If you’re one of many Minnesota spouses who have determined that you’d rather cut ties with your spouse than stay in an unhappy marriage, the trajectory of your future may be about to change. Adapting to a new lifestyle after years of marriage can be challenging in more ways than one, especially financially. In fact, the thought of cost causes some people to hesitate when considering filing for a divorce.
You’ll be glad to know that you don’t necessarily have to step foot inside a courtroom to finalize a divorce. There are alternative dispute resolution options that enable you to achieve a settlement in another type of setting. Exploring these options might help you accomplish your goal, especially if you’re trying to minimize expenses as much as possible.
Informal negotiations may be a better fit for your divorce
If you’re worried about court proceedings causing you to be overextended on your finances, you may want to consider alternative dispute resolution (ADR) to settle your divorce. There are several types of ADR, including mediation and arbitration. It’s helpful to seek guidance from an experienced source to determine which style best fits your needs.
One of the benefits of exercising ADR in a divorce is that these options are typically much less expensive than litigation. If your goal is to avoid confrontation and stay out of court, you’ll want to explore these alternative forms of negotiation.
Mediation works well for spouses on friendly terms
If you and your spouse still get along well and can discuss important issues without tempers flaring, then mediation might be an ADR option that works for you to settle your divorce. You would schedule discussion sessions (as many as needed) to resolve differences regarding property division, child custody and any other relevant issue.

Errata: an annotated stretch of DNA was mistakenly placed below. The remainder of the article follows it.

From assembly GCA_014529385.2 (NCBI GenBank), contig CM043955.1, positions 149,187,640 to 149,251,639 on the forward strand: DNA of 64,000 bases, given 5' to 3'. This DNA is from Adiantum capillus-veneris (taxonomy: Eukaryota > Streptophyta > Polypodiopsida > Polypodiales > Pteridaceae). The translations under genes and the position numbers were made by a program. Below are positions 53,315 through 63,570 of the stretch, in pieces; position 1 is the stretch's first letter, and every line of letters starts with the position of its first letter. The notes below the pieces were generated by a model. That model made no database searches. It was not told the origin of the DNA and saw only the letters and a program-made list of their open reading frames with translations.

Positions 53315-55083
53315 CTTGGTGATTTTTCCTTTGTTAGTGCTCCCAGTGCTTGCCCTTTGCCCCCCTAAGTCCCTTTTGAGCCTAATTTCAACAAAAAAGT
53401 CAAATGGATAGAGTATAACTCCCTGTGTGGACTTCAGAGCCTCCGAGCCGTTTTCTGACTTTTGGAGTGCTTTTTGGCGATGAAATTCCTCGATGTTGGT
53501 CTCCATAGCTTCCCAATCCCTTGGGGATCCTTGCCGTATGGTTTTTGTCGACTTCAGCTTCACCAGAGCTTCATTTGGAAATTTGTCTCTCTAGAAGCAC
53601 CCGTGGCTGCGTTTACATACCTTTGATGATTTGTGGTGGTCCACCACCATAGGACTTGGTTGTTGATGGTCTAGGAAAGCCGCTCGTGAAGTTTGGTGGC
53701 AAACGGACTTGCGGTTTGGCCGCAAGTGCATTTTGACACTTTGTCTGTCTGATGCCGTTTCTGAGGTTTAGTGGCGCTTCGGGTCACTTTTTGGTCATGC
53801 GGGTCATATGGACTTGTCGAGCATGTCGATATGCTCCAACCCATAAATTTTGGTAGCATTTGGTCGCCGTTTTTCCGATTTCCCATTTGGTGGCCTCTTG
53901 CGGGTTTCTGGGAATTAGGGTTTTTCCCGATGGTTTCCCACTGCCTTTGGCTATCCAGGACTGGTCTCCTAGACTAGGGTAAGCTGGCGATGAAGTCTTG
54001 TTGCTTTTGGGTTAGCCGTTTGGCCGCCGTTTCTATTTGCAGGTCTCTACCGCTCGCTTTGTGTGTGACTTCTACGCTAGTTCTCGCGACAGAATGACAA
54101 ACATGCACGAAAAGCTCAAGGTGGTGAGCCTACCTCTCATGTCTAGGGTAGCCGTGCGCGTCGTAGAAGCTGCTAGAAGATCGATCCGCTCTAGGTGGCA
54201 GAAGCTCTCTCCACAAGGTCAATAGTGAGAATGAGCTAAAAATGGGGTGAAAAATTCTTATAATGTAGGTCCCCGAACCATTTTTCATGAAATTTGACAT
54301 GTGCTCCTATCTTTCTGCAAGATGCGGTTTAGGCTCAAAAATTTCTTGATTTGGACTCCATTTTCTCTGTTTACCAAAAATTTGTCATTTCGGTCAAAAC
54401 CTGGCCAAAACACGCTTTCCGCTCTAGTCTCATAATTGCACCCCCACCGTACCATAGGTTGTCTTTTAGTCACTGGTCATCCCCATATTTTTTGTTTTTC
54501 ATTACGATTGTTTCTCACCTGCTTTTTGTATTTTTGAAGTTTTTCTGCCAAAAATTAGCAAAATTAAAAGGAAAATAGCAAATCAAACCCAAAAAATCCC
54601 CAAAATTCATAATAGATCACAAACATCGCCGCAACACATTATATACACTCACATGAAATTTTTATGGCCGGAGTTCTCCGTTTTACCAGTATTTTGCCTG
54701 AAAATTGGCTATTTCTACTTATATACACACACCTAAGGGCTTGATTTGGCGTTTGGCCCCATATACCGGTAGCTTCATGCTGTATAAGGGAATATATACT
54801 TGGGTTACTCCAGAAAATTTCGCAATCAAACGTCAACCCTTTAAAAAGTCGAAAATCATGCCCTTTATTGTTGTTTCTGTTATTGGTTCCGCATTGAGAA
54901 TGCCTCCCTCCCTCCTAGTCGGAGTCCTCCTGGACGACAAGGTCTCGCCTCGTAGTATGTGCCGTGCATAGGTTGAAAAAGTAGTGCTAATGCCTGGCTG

The key to successful mediation is peaceful discussion. A mediator can help facilitate discussion sessions. After working out terms of agreement, you can seek the court’s approval, and that’s that. You settle your divorce without entering a courtroom. If communication between you and your spouse is effective, it likely will not take many sessions to draft your agreement.
Arbitration is more like a trial
As opposed to setting up meetings in a confidential setting to discuss all relevant topics with your spouse, if you choose arbitration as an ADR option, you will participate in proceedings that are more like a trial than a meeting. In mediation, a neutral third party helps facilitate discussion. With arbitration, however, there is an arbitrator (like a judge, but not) who hears your case in a private setting, then renders a decision.
You cannot appeal the decision of a divorce arbitrator. You and your spouse must each have legal representation to guide you through the process. This type of ADR is the best option for spouses who have reached an impasse and are unable to agree to an important issue, such as child support or custody. The arbitrator’s decision is final. Always seek clarification of Minnesota divorce laws before ADR or litigation.